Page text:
A walk around the Silver Lake reservoir with a very sweet and incredibly nervous software developer with amazing taste in music (a quality I really appreciate in a partner). Great conversation with this guy leading up to the date, but zero chemistry on the actual date, which was probably not helped by the fact that I never actually saw his face. I was really excited about the date but could almost feel the Covid anxiety coming off him in waves, so I didn’t suggest we take our masks off for a second to see what was what, which is what I’d planned to do going in. Just a very deeply awkward scenario all around. We texted a few times afterward but it died out.
A dinner date (!) recently with a guy I reconnected with that I’d been out with a few years ago who'd been geographically undesirable (yes, that’s a thing here in LA) when we met initially. (I lived in Echo Park and he lived in Venice at the time, though he has since moved closer.) We had what I thought was a really nice night, I thanked him for it, he said he’d be in touch about hanging out again, and then I never heard from him.
Why I am telling you all this? Oh yeah, I guess because I want to say that it’s been REALLY FUCKING LONELY over here! Me and my dog and a bajillion hours of screen time. (And meditation, and hikes, and other good stuff too, but still.) Maybe you can relate.
I could be making more of an effort to date on the apps, but have I mentioned I absolutely hate dating apps? I’ve always been more of a slow burn type of person. I like to see how someone is in the world before I know how attracted I am to them.
This has not been a great year for seeing how someone is in the world.
But maybe the year ahead will be? Here’s hoping.
Anyway, here’s some other stuff that I liked this week.
“Because that’s the thing about the universe: You have no idea when it will decide to throw you a fucking bone, be it figurative or literal. Trying to force it to bend to your will is only an exercise in frustration.”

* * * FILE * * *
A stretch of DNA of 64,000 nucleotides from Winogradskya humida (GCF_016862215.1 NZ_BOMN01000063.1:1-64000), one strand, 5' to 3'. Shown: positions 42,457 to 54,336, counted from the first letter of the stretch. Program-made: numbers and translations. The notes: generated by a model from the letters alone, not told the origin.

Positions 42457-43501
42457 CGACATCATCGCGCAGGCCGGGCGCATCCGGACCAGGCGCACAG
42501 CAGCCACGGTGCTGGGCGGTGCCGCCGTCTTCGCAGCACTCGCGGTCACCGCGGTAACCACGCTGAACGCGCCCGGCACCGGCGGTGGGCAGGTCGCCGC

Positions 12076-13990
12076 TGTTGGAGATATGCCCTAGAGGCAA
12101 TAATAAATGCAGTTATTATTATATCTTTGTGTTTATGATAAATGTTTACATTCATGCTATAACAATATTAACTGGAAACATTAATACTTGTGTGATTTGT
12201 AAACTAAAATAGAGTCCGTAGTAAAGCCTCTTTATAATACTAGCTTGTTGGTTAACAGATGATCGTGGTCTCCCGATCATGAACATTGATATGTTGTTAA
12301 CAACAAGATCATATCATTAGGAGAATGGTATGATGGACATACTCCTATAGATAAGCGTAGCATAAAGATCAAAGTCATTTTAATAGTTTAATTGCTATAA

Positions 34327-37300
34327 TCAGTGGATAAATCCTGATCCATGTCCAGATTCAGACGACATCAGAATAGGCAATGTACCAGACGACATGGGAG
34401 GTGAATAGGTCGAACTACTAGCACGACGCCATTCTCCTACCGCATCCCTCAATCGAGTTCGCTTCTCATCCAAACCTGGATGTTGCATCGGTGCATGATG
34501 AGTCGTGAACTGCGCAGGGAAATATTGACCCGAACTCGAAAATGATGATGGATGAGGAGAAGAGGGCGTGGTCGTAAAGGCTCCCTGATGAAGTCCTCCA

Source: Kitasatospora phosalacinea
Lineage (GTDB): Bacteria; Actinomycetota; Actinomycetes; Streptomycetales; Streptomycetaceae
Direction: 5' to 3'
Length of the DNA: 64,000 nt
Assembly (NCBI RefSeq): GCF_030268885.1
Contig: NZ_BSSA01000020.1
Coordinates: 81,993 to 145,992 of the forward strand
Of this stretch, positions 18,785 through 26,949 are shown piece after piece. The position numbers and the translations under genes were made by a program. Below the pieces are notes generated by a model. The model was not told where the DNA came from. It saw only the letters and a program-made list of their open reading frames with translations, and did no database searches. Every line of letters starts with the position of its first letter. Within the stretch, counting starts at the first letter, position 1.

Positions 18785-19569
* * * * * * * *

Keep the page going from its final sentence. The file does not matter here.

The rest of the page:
I’ve really been enjoying Megan Koester’s newsletter. The line above was not written in regards to dating, but it’s kind of how I feel about it all. It’ll happen when it happens – or it won’t! I don’t know!
Familiar cycle here.
Edith Zimmerman’s latest comic about being addicted to your phone was deeply relatable.
Another excellent podcast rec this week from my ongoing media crush, the Desert Oracle:
What has most changed in the telling of history in the years since the industrial revolution? We have, out of embarrassment, stripped the supernatural from our lives. Removed the miracles, redacted the guardian angels, the singing mermaids, the hounds of the Baskervilles, the wailing banshees. The premonitions and visitations. The historical scientific and literary works of the 20th century are marked by a stubborn need to explain away the part of life that was most fulfilling for most of us in centuries past: the wonder. The delight. The awe. The fear of a mostly invisible world alongside our reliably physical reality.
We could all use more wonder, more awe, more delight these days, wouldn’t you say? I’m most happy lately when I lean into the mystery instead of dwelling on all the knowns. The unknown is so much less depressing.
A rallying call from the Twittersphere.
Now that we’re starting to hang out again, can we bring back the time when we would sing together at the end of meals?
Did you know today is World Poetry Day? Here’s a poem I love by Kim Addonizio.
That seems as fitting a note to end upon as any. Hang in there, y’all.
p.s. OH YES we will silently Zoom co-work again on Tuesday night! Join us by RSVPing here.
p.p.s. Thanks for being here. If you enjoyed this missive, I’d appreciate it if you shared it with a friend.